Life Principle 11: His Promise to Provide

God assumes full responsibility for our needs when we obey Him.

Do you really believe God is able and eager to meet all of your needs? Most people would say yes. But when difficulty comes, problems arise, and sorrow strikes, we often wonder where God is and how we can trust Him. But the Lord is not only capable of meeting all our needs, He also is able to satisfy the deepest desires of our hearts.

Some question this reasoning. They say, “I know God is capable of meeting my needs, but will He? Doesn’t He know that I’m struggling?” The Lord knows the battle that is ensuing around your life.

And while questions like these are asked by each one of us at some point, we need to learn a deeper principle, and that is how to focus on our faith when we are under trial. God is committed to meeting our needs, but first He wants to know that we are committed to living our lives for Him.

Jesus told His disciple not to worry. He admonished them to “seek first His kingdom and His righteousness and all these things will be added to you” (Matt. 6:33). This is a promise, a commitment, and a pledge of action that we can claim. God knows we have emotional and material needs—food, shelter, a sense of belonging, and clothing. But Jesus was telling His followers that the focus of their lives should not be set on material products or “feel good” experiences. Instead, they were to set their hearts on God and His kingdom, and then every need and desire they had would be met.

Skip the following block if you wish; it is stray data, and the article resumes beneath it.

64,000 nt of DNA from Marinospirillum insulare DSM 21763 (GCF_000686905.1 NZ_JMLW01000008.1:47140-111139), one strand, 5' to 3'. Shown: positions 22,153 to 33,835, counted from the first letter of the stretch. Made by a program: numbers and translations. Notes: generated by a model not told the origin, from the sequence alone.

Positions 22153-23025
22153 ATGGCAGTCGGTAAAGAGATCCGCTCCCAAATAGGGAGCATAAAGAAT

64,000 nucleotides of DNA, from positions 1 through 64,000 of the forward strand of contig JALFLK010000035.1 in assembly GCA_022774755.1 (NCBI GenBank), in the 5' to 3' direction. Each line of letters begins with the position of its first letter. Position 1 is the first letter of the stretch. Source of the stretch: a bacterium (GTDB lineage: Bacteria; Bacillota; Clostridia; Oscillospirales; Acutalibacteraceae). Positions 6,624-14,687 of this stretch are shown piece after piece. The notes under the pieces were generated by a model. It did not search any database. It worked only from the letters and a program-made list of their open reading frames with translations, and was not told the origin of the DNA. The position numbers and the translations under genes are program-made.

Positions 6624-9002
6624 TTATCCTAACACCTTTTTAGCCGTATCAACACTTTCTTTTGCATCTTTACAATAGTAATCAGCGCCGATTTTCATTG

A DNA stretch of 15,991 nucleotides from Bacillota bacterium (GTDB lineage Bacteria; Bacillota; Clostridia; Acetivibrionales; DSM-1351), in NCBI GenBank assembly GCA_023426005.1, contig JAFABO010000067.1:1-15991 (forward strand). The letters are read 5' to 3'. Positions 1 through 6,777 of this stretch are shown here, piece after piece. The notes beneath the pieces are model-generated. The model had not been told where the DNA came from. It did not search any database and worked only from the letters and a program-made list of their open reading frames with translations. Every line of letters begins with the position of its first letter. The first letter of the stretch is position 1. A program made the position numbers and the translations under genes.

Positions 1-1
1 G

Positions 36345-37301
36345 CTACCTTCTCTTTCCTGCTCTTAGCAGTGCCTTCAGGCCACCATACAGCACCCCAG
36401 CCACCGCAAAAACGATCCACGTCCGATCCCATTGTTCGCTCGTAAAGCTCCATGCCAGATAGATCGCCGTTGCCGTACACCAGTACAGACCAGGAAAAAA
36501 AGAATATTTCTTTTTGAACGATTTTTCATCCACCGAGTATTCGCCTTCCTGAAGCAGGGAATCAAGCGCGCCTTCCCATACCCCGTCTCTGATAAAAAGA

The value of any commitment is based upon two things:

1. The ability of the promise maker to fulfill the promise.
2. The integrity of the promise maker, whether he has the character to follow through on the promise.

God certainly qualifies on both accounts. He has all the wisdom, power, and ability necessary to fulfill His promises to us. He also has proven integrity—He always keeps His promises. He is utterly faithful to His Word. He is holy and immutable; He is unchanging. His commandments, statutes, and promises have not changed; they reflect our unchanging God. He is “the same yesterday and today and forever” (Heb. 13:8).

When you have an unmet need, you first need to pray and tell the Lord what you are facing. Prayer is an act of faith. It declares your trust in God and His ability. Many times, He allows a need to come so that He can teach you to trust Him in a greater way. No problem is too complicated or too difficult for Him to handle.

The real questions that we must answer are: “How are you responding in the midst of your circumstance or situation?” And, “Are you trusting Him or are you frantically looking for a way out of the difficulty without discovering what He wants you to learn?”

Jesus pledged that God would meet your needs when you “seek first His kingdom and His righteousness.” This means that He is obligated to meet your needs when you faithfully obey and trust Him. When you are walking in step with Him, He assumes full responsibility for the answer to your needs, problems, challenges, and circumstances of life. But there is a catch: He does this according to His will, purpose, plan, and timing. And meeting needs does not necessarily mean meeting every desire that we have. He may choose to answer our prayers quickly, or He may wait for a season. Regardless, when the answer comes, it will be perfect, and it will encourage us.

One of God’s greatest desires is for us to learn to trust His wisdom and timing. Do you have a preconceived idea about how He must act to meet your needs or whom He may use to meet them? Many people have said, “Well, if this man would just do such and such or that woman would agree to do so and so, then my need would be met.” Or they have said, “Well, I did such and such and therefore God must do this and that.”